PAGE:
'Serious failings' at Sittingbourne GP practice
Patients at a GP surgery in Kent are at "unacceptable levels of risk", the Care Quality Commission (CQC) has said.
During an inspection, officials found Dr Bijan Saha's surgery in Sittingbourne failed to meet 11 standards of safety and patient care.
They identified "serious failings" at the Lakeside Medical Centre, including problems with privacy for patients, cleanliness and medication errors.
Dr Saha told the BBC he had no comment to make.
He is assisted by a GP, a practice manager and three administrative staff.
The regulator said it would be taking action against Dr Saha, who runs the practice in Todd Crescent, Church Milton, but no further details could be given for legal reasons.
Michele Golden, CQC's head of GP inspection in the South, said: "The issues that we have identified at Dr Saha's practice are very serious and we'd urge anyone who uses it to read our full report.
"We've shared our concerns with the rest of the local health economy and have asked that they also consider what action they may need to take to ensure that people using services at this practice are protected from harm.
"People using this practice are currently at unacceptable levels of risk and keeping them safe is a job for all of us."
Dr Saha was still practising but "under very close supervision from local health bodies including NHS England, a CQC spokesman added.
Outside the surgery on Wednesday, some patients criticised the care they had received.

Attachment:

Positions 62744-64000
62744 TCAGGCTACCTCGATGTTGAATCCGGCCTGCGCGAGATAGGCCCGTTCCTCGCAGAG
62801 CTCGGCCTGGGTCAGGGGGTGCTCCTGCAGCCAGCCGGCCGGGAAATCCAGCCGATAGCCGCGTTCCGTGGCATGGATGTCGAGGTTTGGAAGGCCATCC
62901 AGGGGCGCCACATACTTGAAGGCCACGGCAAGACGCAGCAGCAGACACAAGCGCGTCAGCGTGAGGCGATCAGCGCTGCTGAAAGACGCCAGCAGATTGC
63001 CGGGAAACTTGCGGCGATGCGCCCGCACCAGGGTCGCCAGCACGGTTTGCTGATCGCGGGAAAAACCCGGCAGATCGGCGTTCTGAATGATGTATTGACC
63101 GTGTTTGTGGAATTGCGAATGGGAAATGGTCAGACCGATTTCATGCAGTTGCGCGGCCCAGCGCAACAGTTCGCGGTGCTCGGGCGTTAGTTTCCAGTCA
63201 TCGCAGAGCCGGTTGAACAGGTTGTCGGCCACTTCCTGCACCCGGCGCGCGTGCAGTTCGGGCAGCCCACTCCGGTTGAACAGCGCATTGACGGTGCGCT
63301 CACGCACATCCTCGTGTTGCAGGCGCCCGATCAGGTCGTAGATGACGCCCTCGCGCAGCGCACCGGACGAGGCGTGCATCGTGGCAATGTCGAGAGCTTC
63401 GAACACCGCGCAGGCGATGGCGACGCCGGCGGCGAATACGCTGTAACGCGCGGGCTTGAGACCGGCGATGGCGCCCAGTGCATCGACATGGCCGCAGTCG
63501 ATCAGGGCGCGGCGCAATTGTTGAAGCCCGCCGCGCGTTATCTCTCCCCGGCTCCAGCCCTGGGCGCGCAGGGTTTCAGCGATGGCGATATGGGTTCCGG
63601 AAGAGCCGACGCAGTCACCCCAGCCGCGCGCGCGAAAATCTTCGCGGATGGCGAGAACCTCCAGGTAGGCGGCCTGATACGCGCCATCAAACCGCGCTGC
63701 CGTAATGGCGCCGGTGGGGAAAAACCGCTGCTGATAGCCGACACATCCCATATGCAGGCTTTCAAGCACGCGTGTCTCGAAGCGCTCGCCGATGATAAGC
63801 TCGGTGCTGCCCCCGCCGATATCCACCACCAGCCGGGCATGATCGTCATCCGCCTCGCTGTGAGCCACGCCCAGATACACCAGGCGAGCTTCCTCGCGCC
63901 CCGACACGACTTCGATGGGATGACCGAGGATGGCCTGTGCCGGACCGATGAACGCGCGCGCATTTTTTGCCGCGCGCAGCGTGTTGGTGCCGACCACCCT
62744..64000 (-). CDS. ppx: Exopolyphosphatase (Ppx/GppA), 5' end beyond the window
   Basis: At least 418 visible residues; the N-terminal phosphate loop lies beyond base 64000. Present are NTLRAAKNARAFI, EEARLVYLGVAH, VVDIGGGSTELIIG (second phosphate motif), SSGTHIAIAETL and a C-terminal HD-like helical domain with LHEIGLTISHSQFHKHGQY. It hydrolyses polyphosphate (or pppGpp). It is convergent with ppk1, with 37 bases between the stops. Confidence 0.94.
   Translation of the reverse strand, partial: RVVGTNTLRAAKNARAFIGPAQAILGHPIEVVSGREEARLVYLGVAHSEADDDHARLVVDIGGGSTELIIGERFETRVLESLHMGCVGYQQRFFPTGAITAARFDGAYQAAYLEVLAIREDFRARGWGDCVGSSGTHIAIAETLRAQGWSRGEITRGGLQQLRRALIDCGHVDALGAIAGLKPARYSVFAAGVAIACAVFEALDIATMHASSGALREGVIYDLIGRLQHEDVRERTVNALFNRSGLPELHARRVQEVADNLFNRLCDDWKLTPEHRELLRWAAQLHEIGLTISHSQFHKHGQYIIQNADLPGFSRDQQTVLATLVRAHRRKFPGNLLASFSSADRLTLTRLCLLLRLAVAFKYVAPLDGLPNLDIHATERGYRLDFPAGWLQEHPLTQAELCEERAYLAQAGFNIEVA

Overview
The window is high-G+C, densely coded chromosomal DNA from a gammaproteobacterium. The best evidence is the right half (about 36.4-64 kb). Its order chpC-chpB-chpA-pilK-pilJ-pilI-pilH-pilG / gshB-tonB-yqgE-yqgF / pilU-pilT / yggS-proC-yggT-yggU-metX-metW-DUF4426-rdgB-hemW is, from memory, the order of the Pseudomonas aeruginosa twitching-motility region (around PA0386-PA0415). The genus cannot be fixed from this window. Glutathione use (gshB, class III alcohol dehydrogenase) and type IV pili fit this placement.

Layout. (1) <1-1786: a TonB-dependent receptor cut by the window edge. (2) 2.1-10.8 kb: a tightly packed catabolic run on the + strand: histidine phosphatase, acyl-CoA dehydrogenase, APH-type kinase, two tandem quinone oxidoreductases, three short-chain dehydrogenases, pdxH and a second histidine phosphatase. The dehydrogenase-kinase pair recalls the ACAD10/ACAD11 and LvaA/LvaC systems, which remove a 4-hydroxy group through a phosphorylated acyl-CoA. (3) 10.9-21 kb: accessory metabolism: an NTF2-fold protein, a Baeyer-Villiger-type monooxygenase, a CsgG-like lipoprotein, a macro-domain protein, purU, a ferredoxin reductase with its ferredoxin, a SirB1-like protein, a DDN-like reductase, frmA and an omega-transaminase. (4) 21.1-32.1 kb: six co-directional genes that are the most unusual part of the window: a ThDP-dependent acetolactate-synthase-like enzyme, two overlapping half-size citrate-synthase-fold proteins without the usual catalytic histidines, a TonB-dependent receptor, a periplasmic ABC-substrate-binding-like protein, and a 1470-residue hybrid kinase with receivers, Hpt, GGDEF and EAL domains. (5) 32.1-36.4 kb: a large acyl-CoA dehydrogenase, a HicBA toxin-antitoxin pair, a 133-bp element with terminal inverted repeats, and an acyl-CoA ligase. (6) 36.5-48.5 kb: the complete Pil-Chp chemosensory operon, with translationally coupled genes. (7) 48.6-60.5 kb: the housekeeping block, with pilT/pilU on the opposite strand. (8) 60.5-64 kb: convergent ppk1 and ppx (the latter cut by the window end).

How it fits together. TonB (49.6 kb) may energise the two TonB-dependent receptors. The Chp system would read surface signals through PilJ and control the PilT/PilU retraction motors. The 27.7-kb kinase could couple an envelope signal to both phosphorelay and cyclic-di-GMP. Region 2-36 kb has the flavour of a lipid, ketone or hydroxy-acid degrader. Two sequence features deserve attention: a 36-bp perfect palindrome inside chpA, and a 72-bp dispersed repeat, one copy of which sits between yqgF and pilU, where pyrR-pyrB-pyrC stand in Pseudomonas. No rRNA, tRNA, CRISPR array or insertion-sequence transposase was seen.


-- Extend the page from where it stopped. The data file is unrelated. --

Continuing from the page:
Gwen Willmott, who left the practice, said: "I wasn't happy with the situation. My husband died and I thought he could have had better treatment from them."
Swale councillor Mike Whiting said it had concerned residents in the area.
But he emphasised the practice was still in operation: "I've been down here today and I've spoken to the receptionist in there and it is business as usual in the surgery."
During the unannounced inspection in March, inspectors found the practice failed to meet national standards of care in 11 areas.
Patients told inspectors that practice staff would talk about other cases in their presence - breaching patient confidentiality.
A CQC spokesman added: "Repeat prescriptions were issued without reviews having taken place and were often printed by administrative staff on the verbal instructions of Dr Saha.
"This procedure had led to a prescribing error which could have had very serious consequences for the patient concerned."
Katherine Murphy, chief executive of the Patients Association, said: "These findings are shocking and cause a great concern to us.
"GPs are the first port of call for patients and to be faced with such poor quality of service is completely unacceptable."